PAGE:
Penetrant cannot seep into a discontinuity if it is already filled with water or other liquid.
Likewise, penetrant will not displace or penetrate through paint, particulate, oil or grease.
This is one of the reasons why an important prerequisite for a valid penetrant inspection is to start with properly cleaned and dried parts.
6. Tanks and an inspection booth are required for penetrant inspection
Penetrant inspection is easy to adapt to different environments and job sites.
Penetrant inspection systems with stationary tanks and booths are commonly seen in production environments. However, both fluorescent and visible dye penetrants are available in aerosol cans and kits for convenience and portability.
Check out our Penetrant Process Guide for a visual reference outlining each step in the various penetrant inspection methods and to learn 5 tips for penetrant testing
7. Penetrant is all that is needed to perform a penetrant inspection
At a minimum, penetrant and developer are required to perform a water washable penetrant inspection.
Additional products such as cleaner/removers and emulsifiers are required for solvent removable and post emulsifiable penetrant inspections.
8. Special lighting is required for penetrant inspection
Fluorescent penetrants do require inspection in a darkened area with specification compliant UV lighting. The UV lights may be mounted or hand-held for flexibility and portability.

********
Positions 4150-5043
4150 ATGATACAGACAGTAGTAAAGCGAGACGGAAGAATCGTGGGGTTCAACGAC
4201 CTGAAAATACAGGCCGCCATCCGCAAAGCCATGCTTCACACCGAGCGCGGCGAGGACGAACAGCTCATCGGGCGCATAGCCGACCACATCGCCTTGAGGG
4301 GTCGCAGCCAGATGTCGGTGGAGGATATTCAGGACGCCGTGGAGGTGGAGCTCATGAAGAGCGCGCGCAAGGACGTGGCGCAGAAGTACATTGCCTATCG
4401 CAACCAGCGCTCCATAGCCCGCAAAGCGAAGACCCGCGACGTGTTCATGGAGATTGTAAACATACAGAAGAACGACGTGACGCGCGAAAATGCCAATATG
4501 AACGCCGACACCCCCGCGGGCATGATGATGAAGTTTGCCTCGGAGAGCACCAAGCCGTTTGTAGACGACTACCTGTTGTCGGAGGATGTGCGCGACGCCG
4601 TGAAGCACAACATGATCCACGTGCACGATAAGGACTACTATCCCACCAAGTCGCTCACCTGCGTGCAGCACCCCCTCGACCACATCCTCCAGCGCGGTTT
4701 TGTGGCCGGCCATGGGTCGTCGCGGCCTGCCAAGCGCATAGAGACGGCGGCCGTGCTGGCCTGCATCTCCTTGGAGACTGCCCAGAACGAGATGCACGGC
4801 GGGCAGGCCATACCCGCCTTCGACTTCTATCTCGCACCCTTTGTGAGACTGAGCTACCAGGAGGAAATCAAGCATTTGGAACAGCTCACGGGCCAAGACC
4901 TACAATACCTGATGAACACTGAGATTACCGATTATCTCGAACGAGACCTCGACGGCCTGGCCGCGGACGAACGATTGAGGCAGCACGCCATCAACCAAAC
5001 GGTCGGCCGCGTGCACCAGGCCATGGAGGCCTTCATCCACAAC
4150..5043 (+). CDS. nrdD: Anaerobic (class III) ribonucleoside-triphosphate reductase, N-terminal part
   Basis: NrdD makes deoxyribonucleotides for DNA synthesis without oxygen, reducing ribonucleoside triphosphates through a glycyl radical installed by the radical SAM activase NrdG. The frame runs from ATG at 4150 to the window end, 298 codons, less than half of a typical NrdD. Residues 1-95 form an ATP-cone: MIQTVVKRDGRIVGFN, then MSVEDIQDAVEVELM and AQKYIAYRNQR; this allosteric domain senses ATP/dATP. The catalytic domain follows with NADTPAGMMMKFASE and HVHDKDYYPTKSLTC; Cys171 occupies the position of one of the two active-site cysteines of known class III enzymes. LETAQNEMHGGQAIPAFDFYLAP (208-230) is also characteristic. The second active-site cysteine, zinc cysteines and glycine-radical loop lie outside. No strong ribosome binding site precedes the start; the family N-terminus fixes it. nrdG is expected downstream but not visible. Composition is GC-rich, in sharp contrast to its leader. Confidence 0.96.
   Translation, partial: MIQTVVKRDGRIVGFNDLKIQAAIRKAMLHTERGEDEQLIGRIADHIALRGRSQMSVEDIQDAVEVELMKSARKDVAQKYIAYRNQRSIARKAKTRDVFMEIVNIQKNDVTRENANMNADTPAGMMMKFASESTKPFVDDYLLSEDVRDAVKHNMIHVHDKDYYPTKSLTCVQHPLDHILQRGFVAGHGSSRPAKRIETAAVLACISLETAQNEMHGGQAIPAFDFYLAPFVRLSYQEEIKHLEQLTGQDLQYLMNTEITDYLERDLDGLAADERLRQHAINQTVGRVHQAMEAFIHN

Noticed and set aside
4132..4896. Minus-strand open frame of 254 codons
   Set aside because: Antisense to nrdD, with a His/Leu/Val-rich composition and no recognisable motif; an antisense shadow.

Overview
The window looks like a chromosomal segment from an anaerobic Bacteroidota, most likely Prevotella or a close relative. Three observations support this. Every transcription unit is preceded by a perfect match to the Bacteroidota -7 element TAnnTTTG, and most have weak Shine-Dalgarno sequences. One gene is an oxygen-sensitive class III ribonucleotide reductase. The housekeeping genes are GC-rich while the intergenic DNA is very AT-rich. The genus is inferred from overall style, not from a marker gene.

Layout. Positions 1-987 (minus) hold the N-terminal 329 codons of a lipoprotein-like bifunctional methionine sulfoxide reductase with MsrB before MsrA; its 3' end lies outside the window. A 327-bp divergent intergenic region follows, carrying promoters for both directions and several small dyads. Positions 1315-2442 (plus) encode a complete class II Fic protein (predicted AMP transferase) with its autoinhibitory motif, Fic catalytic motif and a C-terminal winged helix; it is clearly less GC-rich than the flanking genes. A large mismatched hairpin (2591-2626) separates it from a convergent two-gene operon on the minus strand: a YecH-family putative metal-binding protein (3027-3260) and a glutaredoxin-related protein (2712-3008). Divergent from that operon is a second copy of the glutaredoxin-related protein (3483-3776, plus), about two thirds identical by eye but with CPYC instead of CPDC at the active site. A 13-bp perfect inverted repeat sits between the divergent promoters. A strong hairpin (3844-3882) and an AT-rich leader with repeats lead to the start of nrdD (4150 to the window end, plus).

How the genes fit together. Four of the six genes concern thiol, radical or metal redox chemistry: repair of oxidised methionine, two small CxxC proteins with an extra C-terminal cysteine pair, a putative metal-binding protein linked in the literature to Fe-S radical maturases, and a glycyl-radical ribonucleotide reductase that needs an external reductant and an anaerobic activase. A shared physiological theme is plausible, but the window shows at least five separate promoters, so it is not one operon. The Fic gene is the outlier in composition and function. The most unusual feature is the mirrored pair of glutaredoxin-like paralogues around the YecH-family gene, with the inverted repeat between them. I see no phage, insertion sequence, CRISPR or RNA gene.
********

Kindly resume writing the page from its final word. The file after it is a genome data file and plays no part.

Visible dye penetrants only require adequate white light, typically 100 foot candles minimum, for inspection.
9. Penetrant inspection should be the final check in a manufacturing process
Penetrant inspection is useful immediately after any manufacturing process which is known to cause discontinuities. This allows parts to be reworked or discarded earlier in the manufacturing process, which saves time and cost.
Penetrant inspection may sometimes be performed more than once during the manufacture of a part.
The placement of each penetrant inspection process should be optimized to locate manufacturing-induced discontinuities and reduce the amount of scrap or rework done later in the manufacturing process.
10. Penetrant inspection can take place at any point in the manufacturing process
As discussed, it is important to perform penetrant inspection after manufacturing operations likely to cause discontinuities open to the surface in parts.
However, care must be taken to perform penetrant inspection prior to mechanical operations that will smear the metal surface. Machining operations such as shot blasting, peening or grinding may close surface discontinuities, which can prevent subsequent penetrant inspections from finding these discontinuities.
Penetrant inspection should take place before machining operations like shot blasting, peening or grinding unless chemical etching can be used between these operations and the penetrant testing to reliably expose the discontinuities.
What other common misunderstandings or mistakes have you seen?
Share your knowledge in the comments section below.